Editorials

Alcohol consumption for women trying to conceive

BMJ 2016; 354 doi: https://doi.org/10.1136/bmj.i4540 (Published 31 August 2016) Cite this as: BMJ 2016;354:i4540
  1. Annie Britton, reader in epidemiology
  1. Department of Epidemiology and Public Health, University College London, London WC1E 6BT, UK
  1. a.britton{at}ucl.ac.uk

Cutting down together is sensible, but abstinence is unnecessary

In Britain, approximately 12.5% of women experience difficulty trying to conceive within 12 months,1 and rates are similar in other developed countries.2 Infertility can be a devastating experience for couples, with high levels of psychological strain and even risk of suicide.3 This can result in millions of women going through a heart breaking, all consuming process, who will inevitably look for lifestyle modifications, including their alcohol consumption, to improve their chances of having a baby.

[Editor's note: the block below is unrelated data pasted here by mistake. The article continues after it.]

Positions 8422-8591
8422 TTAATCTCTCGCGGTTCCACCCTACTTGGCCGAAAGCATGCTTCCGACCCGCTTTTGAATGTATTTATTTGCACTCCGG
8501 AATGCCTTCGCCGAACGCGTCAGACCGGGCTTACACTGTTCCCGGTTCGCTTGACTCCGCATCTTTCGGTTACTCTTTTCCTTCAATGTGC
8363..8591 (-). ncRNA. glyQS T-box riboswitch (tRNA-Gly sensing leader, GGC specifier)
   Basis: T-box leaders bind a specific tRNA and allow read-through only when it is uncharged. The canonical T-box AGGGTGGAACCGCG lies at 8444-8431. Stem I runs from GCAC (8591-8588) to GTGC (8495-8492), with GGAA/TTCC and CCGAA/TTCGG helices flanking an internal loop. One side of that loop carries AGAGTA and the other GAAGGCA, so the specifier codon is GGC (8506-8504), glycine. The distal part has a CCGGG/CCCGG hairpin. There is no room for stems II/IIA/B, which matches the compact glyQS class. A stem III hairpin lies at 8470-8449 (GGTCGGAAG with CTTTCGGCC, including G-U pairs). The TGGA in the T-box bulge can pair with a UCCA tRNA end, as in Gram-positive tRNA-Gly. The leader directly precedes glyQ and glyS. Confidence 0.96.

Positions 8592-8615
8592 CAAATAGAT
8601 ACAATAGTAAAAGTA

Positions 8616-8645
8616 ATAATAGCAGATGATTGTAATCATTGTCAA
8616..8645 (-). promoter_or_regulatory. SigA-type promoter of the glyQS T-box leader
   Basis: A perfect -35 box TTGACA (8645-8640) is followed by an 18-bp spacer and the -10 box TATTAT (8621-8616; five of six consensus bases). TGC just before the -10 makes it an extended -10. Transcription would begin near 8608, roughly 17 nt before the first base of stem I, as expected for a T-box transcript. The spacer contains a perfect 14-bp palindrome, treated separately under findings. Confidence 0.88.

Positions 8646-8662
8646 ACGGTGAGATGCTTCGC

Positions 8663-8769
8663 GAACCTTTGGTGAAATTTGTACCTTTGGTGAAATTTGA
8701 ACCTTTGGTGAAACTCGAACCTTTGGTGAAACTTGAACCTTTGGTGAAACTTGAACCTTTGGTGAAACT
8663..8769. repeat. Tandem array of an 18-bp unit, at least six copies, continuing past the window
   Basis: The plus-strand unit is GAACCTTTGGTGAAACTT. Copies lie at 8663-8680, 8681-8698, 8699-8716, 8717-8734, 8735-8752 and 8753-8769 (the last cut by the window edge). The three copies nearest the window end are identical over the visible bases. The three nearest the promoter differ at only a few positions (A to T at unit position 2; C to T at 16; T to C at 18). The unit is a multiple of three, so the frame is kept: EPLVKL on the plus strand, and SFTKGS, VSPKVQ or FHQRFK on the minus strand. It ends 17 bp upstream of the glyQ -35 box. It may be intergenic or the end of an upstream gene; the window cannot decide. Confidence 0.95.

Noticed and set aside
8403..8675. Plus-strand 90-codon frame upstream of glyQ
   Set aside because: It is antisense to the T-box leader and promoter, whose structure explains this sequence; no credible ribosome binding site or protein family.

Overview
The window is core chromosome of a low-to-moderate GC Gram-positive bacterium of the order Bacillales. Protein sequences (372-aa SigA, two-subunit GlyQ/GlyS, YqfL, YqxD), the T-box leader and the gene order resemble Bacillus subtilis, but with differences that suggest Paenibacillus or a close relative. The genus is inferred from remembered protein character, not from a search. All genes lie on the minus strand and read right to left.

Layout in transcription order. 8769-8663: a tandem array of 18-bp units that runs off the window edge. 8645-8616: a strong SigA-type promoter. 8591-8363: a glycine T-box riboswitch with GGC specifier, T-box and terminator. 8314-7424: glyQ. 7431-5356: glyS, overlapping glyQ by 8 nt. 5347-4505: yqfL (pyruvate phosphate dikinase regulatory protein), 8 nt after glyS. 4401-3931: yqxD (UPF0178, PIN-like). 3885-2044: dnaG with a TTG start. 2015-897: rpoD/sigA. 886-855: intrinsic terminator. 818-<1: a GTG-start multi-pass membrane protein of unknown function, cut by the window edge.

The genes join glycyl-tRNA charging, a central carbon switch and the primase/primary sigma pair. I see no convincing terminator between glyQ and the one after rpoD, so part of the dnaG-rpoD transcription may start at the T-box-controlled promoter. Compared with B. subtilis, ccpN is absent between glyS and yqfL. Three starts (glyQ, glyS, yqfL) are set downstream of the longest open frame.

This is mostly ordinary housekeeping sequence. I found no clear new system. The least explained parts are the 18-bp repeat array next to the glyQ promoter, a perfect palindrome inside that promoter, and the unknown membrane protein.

The paper by Mikkelsen and colleagues (doi:10.1136/bmj.i4262) will offer some reassurances.4 In a prospective study of more than 6000 Danish women from the general population who were trying to get pregnant, they found that those who were drinking up …

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